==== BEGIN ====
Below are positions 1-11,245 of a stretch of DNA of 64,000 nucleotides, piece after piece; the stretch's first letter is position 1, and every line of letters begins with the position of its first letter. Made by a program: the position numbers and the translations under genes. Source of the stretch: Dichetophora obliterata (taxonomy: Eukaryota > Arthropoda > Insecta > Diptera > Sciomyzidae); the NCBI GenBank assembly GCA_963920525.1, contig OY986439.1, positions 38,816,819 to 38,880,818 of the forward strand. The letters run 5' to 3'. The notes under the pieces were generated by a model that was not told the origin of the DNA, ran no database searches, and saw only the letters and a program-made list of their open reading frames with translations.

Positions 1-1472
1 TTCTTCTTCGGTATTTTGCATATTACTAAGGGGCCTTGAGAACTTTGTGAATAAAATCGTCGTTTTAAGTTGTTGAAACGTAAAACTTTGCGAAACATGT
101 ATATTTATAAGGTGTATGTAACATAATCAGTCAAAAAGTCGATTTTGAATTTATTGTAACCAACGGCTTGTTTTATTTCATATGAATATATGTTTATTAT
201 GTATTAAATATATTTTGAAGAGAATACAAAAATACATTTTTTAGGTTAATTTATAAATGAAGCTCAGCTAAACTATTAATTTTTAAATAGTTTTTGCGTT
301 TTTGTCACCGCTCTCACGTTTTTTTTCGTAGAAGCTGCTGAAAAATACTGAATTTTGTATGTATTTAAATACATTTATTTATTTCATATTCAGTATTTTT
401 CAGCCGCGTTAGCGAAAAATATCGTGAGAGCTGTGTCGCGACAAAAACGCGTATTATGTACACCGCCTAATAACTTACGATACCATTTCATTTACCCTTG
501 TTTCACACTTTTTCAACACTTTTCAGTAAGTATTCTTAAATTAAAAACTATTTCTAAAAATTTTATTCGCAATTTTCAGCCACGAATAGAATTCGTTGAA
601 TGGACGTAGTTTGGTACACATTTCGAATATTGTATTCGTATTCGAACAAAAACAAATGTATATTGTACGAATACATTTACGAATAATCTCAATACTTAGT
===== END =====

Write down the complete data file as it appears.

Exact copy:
Below are positions 1-11,245 of a stretch of DNA of 64,000 nucleotides, piece after piece; the stretch's first letter is position 1, and every line of letters begins with the position of its first letter. Made by a program: the position numbers and the translations under genes. Source of the stretch: Dichetophora obliterata (taxonomy: Eukaryota > Arthropoda > Insecta > Diptera > Sciomyzidae); the NCBI GenBank assembly GCA_963920525.1, contig OY986439.1, positions 38,816,819 to 38,880,818 of the forward strand. The letters run 5' to 3'. The notes under the pieces were generated by a model that was not told the origin of the DNA, ran no database searches, and saw only the letters and a program-made list of their open reading frames with translations.

Positions 1-1472
1 TTCTTCTTCGGTATTTTGCATATTACTAAGGGGCCTTGAGAACTTTGTGAATAAAATCGTCGTTTTAAGTTGTTGAAACGTAAAACTTTGCGAAACATGT
101 ATATTTATAAGGTGTATGTAACATAATCAGTCAAAAAGTCGATTTTGAATTTATTGTAACCAACGGCTTGTTTTATTTCATATGAATATATGTTTATTAT
201 GTATTAAATATATTTTGAAGAGAATACAAAAATACATTTTTTAGGTTAATTTATAAATGAAGCTCAGCTAAACTATTAATTTTTAAATAGTTTTTGCGTT
301 TTTGTCACCGCTCTCACGTTTTTTTTCGTAGAAGCTGCTGAAAAATACTGAATTTTGTATGTATTTAAATACATTTATTTATTTCATATTCAGTATTTTT
401 CAGCCGCGTTAGCGAAAAATATCGTGAGAGCTGTGTCGCGACAAAAACGCGTATTATGTACACCGCCTAATAACTTACGATACCATTTCATTTACCCTTG
501 TTTCACACTTTTTCAACACTTTTCAGTAAGTATTCTTAAATTAAAAACTATTTCTAAAAATTTTATTCGCAATTTTCAGCCACGAATAGAATTCGTTGAA
601 TGGACGTAGTTTGGTACACATTTCGAATATTGTATTCGTATTCGAACAAAAACAAATGTATATTGTACGAATACATTTACGAATAATCTCAATACTTAGT